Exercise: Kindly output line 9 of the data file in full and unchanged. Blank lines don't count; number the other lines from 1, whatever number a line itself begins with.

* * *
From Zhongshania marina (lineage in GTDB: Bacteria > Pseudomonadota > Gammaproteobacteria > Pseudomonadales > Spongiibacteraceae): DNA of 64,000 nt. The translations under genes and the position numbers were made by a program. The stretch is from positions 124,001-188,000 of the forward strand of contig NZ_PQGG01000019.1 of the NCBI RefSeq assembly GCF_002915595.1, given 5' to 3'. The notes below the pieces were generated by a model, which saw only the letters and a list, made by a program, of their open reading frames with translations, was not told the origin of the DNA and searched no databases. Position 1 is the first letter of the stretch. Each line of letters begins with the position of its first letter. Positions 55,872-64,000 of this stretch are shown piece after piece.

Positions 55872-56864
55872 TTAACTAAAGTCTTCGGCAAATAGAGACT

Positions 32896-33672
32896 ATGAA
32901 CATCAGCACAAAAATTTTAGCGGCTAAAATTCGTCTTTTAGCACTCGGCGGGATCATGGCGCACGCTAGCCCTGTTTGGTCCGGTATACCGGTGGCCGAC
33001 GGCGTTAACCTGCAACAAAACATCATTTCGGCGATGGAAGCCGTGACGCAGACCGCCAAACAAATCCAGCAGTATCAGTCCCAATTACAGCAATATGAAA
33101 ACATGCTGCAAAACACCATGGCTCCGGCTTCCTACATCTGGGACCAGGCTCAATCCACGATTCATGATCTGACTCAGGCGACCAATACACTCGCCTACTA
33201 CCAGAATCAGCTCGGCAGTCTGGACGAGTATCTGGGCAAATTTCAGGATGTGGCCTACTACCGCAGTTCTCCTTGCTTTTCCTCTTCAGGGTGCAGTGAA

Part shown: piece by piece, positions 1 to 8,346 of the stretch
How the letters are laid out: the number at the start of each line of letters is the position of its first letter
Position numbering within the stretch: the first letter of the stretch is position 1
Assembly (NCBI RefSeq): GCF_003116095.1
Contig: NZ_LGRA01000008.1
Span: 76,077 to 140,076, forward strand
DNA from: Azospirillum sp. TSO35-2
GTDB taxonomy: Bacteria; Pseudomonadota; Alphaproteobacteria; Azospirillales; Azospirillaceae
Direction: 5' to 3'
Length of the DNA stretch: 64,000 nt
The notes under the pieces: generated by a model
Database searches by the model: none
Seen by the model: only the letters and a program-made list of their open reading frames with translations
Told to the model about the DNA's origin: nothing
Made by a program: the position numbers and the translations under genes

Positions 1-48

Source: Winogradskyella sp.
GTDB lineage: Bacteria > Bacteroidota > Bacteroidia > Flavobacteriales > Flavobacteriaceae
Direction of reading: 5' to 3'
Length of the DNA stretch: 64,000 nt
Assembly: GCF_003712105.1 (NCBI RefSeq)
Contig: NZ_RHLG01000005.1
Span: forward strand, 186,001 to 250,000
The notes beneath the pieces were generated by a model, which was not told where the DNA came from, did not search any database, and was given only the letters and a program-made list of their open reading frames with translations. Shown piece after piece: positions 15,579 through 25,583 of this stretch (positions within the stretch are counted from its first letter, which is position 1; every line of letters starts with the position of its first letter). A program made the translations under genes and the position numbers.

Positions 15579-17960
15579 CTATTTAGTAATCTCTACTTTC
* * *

33201 CCAGAATCAGCTCGGCAGTCTGGACGAGTATCTGGGCAAATTTCAGGATGTGGCCTACTACCGCAGTTCTCCTTGCTTTTCCTCTTCAGGGTGCAGTGAA